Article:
The Polish American Congress strongly condemns in unequivocal terms this 21st century Russian attempt to justify and rehabilitate the immoral Ribbentrop-Molotov Pact that led to the mass extermination of millions of people in Europe. The lessons of Poland's tragic past must not be forgotten. We shall honor the victims of the Soviet oppression, condemn the perpetrators, and lay the foundation for reconciliation based on truth and remembrance.
Accordingly, we urge the United States Congress to designate August 23 as "Black Ribbon Day" so to never forget the Soviet terror experienced by millions of people of Central and Eastern Europe during the 20th century. We must remember, honor, and learn from the experience of the people subjected to the Soviet Union's ruthless military, economic, and political repression through mass exterminations, arbitrary executions, mass arrests, deportations, the suppression of free speech, confiscation of property, and the destruction of cultural and moral identity and civil society, all of which deprived the vast majority of the peoples of Central and Eastern Europe of their basic human rights and dignity.
We must ensure that this cruel history never repeats itself and that the memory of these crimes is never forgotten.
Frank J. Spula,
Polish American Congress
Retired Central Intelligence Agency (CIA) Senior Scientific Intelligence officer Eugene Poteat, goes on the record:
"The trip to Smolensk was expected to highlight Russia finally admitting culpability in the massacre, after long having blamed it on the Germans, an atrocity they had tried to conceal for over 70 years.
As for the reception committee, it had different ideas. Putin wasn’t looking forward to such an occasion. Into this poisonous reception brew was President Kaczynski’s well-known public criticism of Moscow and Putin, a habit that has ended the lives of others within Russia – and abroad. A few discouraging Russian requirements – that Kaczynski could not attend in any official capacity – did not halt the Poles. Kaczynski would go anyway on non-official, “personal” business. To Russians, such a distinction would be meaningless, not lessening the possible international excoriation of such an event. A problem ripe for a modern, Russian solution: a tragic, ‘natural’ accident."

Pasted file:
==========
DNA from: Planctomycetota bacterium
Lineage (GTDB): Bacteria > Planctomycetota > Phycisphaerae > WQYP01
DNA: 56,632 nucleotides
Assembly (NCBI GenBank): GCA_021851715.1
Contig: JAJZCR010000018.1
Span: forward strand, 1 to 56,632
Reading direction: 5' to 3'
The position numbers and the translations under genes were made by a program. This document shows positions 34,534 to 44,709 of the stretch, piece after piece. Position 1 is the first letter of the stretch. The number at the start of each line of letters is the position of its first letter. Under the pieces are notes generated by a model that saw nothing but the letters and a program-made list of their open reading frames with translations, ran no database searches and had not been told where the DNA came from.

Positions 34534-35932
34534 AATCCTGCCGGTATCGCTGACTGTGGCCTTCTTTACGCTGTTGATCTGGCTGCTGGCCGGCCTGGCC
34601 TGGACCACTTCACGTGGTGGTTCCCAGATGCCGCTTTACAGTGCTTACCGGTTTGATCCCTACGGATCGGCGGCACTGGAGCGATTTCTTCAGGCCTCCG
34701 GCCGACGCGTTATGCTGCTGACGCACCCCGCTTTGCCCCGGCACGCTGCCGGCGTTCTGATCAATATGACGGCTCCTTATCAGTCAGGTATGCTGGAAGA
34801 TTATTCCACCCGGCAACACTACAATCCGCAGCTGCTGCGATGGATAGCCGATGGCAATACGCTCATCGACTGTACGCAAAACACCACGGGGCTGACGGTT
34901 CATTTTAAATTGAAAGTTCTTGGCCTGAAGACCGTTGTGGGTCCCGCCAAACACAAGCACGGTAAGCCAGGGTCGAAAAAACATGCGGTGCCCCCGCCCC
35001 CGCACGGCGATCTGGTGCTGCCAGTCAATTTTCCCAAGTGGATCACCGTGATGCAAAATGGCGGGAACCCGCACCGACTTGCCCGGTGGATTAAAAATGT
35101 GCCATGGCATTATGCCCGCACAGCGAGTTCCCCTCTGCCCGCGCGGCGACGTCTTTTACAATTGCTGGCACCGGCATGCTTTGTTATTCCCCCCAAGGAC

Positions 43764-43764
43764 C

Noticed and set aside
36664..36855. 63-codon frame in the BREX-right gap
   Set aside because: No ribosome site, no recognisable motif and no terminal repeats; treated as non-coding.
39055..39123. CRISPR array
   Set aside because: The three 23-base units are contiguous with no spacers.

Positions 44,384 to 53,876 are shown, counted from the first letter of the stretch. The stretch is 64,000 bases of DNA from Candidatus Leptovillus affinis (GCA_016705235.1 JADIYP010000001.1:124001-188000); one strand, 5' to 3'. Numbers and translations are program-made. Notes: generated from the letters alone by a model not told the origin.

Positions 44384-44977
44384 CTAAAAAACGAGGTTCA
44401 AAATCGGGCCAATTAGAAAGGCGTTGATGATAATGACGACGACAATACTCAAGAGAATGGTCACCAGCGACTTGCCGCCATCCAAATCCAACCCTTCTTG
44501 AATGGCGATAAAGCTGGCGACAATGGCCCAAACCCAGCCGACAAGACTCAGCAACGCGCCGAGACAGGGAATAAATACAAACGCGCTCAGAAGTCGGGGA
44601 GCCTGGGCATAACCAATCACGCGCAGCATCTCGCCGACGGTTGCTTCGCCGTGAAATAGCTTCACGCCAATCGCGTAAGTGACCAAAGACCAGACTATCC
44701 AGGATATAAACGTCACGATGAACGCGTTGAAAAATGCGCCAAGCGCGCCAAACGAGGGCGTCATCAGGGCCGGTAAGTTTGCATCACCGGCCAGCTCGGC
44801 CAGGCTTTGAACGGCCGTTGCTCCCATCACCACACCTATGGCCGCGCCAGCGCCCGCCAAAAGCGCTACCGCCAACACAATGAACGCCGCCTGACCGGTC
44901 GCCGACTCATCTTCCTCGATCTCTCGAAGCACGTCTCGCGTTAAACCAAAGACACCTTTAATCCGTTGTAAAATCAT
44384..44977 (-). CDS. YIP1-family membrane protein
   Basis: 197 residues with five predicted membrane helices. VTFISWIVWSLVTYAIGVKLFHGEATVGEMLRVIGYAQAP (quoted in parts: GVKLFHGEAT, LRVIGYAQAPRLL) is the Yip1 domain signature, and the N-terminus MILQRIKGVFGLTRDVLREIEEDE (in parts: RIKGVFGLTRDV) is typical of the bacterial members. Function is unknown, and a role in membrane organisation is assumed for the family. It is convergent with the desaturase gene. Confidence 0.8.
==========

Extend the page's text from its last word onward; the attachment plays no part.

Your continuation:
A new book entitled "The Smolensk Widows" by Dariusz Walusiak, was published under the auspices of the "Niepoprawni.pl" and the Publishing House “Rafael” in Poland. Following are some excerpts from this heart-wrenching book.
"The world had crumbled for many Poles on April 10, 2010, and in particular, for the families of the victims who were left to the official, and often contradictory reports about this tragedy. Few of those who lost their loved ones began their quest for truth [...] While demanding the truth, the “Smolensk Widows”, Ewa Błasik, Beata Gosiewska, Ewa Kochanowska, Zuzanna Kurtyka and Magdalena Merta, became the conscience of a mourning nation. “The Smolensk Widows” is a story about these few brave and uncompromising women whose conscience, the sense of decency, and honor, didn’t allow to remain silent. Despite their profound loss, they bravely stood-up to defend the memory and truth about their husbands and friends, who perished on April 10, 2010 …"